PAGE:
CC: As a kid and now I looked up to Devin Logan a lot. D Lo and I are from the same place in New York, we grew up skiing the same hill in Vermont and had the same coach. Just seeing her ski around oozing style was huge for me. I try to mirror her skiing in mine in every way, whether it’s a grab or adding just that little bit more cleanness to anything.
MH: Watching Johanne Killi riding the park or Taylor Lundquist rip the streets is one of the most satisfying things I could watch. Or watching my best friend Anni Kärävä land a new trick or get over a certain fear. All these ladies and more inspire me to go out there and ride the best I can. They make me proud to be a skier.
GT: Jamie Anderson. She's been in the game for so long and has always been on top of the game so that's inspiring to me.
Kelly in rail paradise... how fun does this park look?! Photo: Tero Repo
WHAT DO YOU THINK IS THE BIGGEST CHALLENGE FOR WOMEN IN SPORT?
CC: I think we’ve come a long way in terms of opportunities for us, but there’s still a long road ahead. I think it’s great Faction has stepped up and shown how much we can give to the sport and how much there’s still in the tank for us.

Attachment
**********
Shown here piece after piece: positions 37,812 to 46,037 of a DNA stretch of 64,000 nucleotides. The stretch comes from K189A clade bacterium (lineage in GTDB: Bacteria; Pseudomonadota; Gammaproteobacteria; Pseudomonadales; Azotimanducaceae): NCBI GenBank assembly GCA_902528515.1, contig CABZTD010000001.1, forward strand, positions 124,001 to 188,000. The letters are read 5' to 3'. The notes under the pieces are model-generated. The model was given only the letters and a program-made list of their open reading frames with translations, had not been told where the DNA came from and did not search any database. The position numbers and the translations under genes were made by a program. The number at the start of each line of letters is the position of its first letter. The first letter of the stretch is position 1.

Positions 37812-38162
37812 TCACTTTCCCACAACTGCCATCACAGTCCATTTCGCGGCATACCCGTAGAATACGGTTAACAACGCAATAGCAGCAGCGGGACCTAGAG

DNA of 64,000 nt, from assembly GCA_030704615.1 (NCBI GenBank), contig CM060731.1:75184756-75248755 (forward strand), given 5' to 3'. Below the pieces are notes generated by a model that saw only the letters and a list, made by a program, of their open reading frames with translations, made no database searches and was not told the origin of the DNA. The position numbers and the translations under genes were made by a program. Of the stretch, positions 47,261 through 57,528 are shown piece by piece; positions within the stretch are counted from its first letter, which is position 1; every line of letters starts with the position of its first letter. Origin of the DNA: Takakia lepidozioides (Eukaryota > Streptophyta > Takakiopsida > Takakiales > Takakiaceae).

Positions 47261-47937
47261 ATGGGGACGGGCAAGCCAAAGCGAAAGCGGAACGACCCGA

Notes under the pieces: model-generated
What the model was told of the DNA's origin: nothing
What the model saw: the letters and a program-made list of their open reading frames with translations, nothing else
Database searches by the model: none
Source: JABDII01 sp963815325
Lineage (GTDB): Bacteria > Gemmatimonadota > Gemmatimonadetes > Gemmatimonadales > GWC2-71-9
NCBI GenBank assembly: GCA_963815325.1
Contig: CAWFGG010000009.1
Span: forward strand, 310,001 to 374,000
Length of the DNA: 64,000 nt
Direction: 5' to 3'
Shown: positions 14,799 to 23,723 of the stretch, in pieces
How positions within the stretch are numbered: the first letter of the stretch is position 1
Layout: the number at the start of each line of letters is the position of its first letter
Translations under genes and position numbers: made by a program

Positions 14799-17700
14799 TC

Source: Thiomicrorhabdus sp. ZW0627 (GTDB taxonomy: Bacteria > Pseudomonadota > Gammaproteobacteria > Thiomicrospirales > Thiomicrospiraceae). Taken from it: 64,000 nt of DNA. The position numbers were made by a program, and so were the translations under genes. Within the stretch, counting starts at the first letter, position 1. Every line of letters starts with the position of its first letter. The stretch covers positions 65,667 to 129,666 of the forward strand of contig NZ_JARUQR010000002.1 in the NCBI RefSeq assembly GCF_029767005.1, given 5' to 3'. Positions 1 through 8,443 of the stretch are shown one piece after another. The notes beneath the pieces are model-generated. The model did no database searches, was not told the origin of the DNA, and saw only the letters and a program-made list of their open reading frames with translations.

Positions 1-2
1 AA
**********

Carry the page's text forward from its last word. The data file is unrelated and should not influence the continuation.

KS: The biggest challenge is probably trying to get on the same level as the guys. It’s so awesome to see how quickly women’s freestyle is progressing, so I’m pretty inspired by that.
GT: In my opinion, it's mainly to get recognized as much as the guys. In most sports, there is a gap between male and female level so often we're just compared to the guys and if the level is not the same we're seen as worse. A lot of people don't try to understand why that difference exists. I think it includes a bunch of factors like the differences in our bodies and also just how long women’s skiing has even been a thing. But I think that's a question that can't be answered in just a few sentences.
FOR THE WOMEN WHO ARE READING THIS Q&A, DO YOU HAVE A FEW WORDS OF WISDOM OR ADVICE TO SHARE?
KS: Don’t ever be afraid of people judging your decisions – it doesn’t matter what others think. You are the number one priority for yourself. Try not to compete with others, rather, every day you should compete with yourself and be better than you were yesterday.
No matter what you do, make it fun and enjoy what you’re doing to the fullest.
CC: Keep skiing. Don’t think skiing ends when you may not do well in a local rail jam or anything. There are so many different avenues you can take in skiing that can take you to the coolest places and meet lifelong friends like the girls I get to call my Faction teammates.
HOW ABOUT FOR THE BOYS READING?
CC: I love you guys too.
MH: We're all out here doing something we love so let's appreciate and support each other!
KS: I get super motivated when skiing with guys who don’t go “by the book” – it always gives me so much energy. The advice I said for girls applies to boys to – make sure it’s fun, creative and you’re focused on your own progression – not anyone else’s.
GT: Watch out boys we're coming for you haha. ;)